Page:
Wednesday, July 25, 2012

PERFORM: LABEL


   
Experienced computer programmers know that in almost every computer program there is some task that needs to be done over and over again. For example: The job of processing a file of records is an iteration of the task – “get and process record”. These jobs are accomplished using iteration constructs. 

One such is the old Common Business Oriented Language (COBOL) PERFORM statement.  The PERFORM statement enables a programmer to write a set of instructions once and execute it many times during the program.  Each such perform statement has a name, a LABEL, by which it is referenced.  



Once written the set of computer instructions defined by the LABEL command can be used over and over without much thought.  The programmer just codes PERFORM:LABEL.   For example, this is much like when my mother used to tell my sister and me to wash the dishes.  She could have said,   PERFORM: Wash the dishes!!!  There are a lot of steps involved but she just had to use that one “PERFORM” statement!    

Computer programs are not the only places we find LABELS. It seems we're bombarded daily with LABELs, in MANY cases, unflattering LABELs, completely incorrect LABELs, hateful or malicious LABELs like…  Right Wing Conservative, Left Wing Socialist, Racist, Gay, Straight, Homeless, Poor, Rich, Terrorist, Muslim, Evangelist, Atheist, Christian,  Jew, yes... even Democrat or Republican.  And, of course, the worst label, Congressional Representative!!   The list is endless.

How easy it is to PERFORM: LABEL; to categorize a person or group by a single word, most often used in a derogatory manner.  By simply using the PERFORM verb, with one or more LABELS, we start off a chain of “instructions” which classifies the object as a completely horrible person.   It doesn’t take much thought and it so tidily sums up a person by attaching the right generalized LABEL. Using the LABEL allows us to categorize without thinking and looking below the surface.

For example I have found that these broad general LABELs are mostly superficial and should be avoided. (Not that I haven’t used them myself way too many times!!)   Looking at the LABEL of Campbell's Soup Can, we see clearly... TOMATO SOUP. 


The Food and Drug Administration (FDA) and other government agencies have worked to improve labeling on products to provide specific information about what is BEHIND the LABEL, what really makes up the product in question.  On that same can of Tomato soup we can find complete nutrition information in addition to a list of all ingredients.  We don’t usually look at the ingredients; we just say “Let’s have some tomato soup”.  A look at the back of the can shows much more information about the product.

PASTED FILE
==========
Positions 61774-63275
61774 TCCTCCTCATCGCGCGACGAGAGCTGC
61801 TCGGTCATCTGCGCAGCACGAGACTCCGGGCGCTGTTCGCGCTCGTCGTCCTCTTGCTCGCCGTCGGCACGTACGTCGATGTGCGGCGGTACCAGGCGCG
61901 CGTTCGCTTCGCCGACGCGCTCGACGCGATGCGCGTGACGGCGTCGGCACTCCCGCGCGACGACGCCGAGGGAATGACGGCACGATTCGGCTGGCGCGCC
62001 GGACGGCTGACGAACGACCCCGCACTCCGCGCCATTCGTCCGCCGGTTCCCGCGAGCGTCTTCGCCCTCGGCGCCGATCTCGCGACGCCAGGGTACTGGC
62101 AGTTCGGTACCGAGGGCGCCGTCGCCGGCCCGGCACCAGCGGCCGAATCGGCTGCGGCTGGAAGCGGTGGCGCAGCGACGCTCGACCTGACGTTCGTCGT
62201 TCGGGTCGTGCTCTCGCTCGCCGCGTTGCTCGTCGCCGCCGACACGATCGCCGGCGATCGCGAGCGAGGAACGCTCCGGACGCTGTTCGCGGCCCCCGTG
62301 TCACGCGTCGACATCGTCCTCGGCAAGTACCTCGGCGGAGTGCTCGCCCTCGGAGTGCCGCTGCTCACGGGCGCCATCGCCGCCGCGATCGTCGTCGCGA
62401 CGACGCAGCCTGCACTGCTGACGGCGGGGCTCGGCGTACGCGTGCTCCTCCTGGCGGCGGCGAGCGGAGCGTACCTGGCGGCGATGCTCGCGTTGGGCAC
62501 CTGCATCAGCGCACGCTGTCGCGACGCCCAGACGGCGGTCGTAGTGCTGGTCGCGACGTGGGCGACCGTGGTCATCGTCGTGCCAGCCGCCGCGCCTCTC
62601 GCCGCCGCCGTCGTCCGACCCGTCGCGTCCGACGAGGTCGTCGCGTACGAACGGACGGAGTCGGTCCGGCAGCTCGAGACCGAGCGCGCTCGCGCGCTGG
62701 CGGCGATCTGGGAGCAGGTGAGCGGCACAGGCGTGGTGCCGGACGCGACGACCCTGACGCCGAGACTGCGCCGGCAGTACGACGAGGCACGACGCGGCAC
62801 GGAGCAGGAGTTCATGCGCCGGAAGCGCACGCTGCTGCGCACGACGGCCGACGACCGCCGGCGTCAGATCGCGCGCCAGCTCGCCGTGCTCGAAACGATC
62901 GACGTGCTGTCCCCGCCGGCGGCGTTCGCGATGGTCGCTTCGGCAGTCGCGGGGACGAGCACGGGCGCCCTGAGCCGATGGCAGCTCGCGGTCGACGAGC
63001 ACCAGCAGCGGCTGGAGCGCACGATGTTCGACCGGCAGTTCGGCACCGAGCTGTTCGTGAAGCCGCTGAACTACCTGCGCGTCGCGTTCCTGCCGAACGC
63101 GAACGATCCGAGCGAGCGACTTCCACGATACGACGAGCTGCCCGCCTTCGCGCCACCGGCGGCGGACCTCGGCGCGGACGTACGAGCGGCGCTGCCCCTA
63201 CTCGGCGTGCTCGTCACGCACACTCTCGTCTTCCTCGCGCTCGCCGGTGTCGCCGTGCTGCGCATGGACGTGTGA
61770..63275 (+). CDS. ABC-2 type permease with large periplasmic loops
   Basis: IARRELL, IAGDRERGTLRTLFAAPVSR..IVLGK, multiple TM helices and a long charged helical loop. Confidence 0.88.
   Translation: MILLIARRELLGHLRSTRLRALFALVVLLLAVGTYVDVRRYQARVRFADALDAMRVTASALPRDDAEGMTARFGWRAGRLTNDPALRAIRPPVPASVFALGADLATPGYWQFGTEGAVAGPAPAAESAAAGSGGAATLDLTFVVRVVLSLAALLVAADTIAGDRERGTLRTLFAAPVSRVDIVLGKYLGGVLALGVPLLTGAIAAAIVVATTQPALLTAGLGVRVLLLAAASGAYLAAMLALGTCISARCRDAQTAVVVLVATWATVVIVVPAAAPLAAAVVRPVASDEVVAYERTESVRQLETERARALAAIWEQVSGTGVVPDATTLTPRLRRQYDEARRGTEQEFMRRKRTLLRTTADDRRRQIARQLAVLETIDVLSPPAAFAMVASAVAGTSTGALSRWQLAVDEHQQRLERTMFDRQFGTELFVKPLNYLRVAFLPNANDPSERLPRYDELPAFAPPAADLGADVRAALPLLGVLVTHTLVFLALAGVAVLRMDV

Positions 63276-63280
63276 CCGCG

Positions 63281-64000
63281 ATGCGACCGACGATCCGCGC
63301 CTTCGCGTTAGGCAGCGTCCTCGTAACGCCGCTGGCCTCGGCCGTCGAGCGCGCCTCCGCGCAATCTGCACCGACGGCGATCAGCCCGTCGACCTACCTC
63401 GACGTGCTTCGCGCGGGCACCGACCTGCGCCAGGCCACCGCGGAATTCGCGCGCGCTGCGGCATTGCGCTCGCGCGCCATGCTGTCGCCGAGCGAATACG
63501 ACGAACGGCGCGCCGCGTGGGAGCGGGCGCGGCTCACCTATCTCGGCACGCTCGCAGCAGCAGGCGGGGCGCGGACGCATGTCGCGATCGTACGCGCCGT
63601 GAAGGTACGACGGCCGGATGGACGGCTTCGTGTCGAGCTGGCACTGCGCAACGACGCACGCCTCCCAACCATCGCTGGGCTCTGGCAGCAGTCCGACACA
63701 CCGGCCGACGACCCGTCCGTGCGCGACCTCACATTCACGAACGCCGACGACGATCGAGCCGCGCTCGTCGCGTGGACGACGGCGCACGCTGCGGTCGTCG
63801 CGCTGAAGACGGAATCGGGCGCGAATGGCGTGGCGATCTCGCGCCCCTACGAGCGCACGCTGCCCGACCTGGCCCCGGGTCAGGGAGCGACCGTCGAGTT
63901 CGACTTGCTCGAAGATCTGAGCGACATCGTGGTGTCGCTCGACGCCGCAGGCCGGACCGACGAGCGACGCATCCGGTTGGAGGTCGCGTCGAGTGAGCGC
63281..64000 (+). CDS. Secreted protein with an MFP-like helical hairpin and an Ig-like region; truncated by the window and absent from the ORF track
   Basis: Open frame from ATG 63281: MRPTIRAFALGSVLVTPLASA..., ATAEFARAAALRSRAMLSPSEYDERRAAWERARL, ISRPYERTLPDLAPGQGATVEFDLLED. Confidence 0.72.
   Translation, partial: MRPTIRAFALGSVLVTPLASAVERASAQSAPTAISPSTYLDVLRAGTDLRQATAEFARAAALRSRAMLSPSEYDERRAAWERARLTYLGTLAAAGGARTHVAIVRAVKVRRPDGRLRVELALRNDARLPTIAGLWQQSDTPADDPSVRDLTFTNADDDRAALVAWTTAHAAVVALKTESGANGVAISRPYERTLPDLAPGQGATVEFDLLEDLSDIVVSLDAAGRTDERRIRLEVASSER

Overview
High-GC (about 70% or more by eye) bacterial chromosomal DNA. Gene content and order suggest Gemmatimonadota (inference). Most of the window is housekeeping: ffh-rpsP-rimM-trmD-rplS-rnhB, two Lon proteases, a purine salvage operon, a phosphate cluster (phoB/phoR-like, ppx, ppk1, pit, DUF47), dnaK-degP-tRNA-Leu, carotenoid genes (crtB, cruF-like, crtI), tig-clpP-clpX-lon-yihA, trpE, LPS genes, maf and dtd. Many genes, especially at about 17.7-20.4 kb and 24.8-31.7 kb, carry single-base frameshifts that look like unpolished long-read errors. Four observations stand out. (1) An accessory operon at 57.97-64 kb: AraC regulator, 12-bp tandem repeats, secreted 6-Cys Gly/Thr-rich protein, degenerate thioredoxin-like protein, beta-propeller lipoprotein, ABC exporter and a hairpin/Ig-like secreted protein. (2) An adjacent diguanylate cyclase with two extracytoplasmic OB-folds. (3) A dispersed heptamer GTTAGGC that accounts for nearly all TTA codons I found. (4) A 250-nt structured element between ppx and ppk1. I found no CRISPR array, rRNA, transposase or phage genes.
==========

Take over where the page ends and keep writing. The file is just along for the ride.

Perhaps we should take a clue from these “detailed “ food product labels and start looking more closely at the ingredients, the details behind the labels that we throw around so carelessly.  That neighbor who seems to be a whining Left Wing Socialist who wants more government give-aways, or the despicable, arrogant Right Wing Republican down the street that drives the new BMW, may have details “on the back of the can” so to speak, that may prove that they are kind, considerate, loving, charitable and may actually have some intelligence behind their beliefs and convictions.  Or the Muslim, whom we may fear because we don’t know much about them but have heard that Muslims are all terrorists, may be loving and thoughtful.   

Or, what about that homeless man that is always dirty and may be looking for a handout or a hand up.  He may have a heart of gold and a story that would wrench your heart.  Or he or she may have faced heartbreaking situations that sapped their will to keep going in the face of such adversity.   

In my work with animal rescue a few years ago I was at a pet adoption event showing a number of the dogs that we had available.  A small family was attracted to one cute doggie and fell in love.   When I took the couple's Dog Adoption Application over for processing, the lady that was in charge of our group wanted to refuse the application. She said that “they looked poor and probably couldn't afford a dog.” That was a good example to me of PERFORM: LABEL.   She had already "categorized" the family without knowing anything about them.   In fact, I have seen homeless and very poor people who have dogs and have loved them more than most because they were most in need of love.  And the dogs, have only a few PERFORM statements like PERFORM:Love and Tail Wags.


So, as any good programmer knows, if you want your program to run flawlessly, make sure that when you PERFORM:LABEL, that the LABEL accurately and fairly describes the true person or group that you are addressing.  To paraphrase an old commercial tag line, "Look for God on the Label."  I'm checking my old programmed thoughts today to make sure my PERFORMS are "good code", as we geeks call it.

AS Jesus of Nazareth advised, “Judge not, that ye be not judged.
For with what judgment ye judge, ye shall be judged: and with what measure ye mete, it shall be measured to you again.    Matthew 7:1-3





1 comment:

Melanie Jones said...

Excellent perspective. Being very involved in data and programming myself, I know we often use a Left or Right Join statement. So many of us would have more harmonious experiences if we remember to put less emphasis on "Labels" and extented our reach to left and right joins! :) THANK YOU for this terrific blog!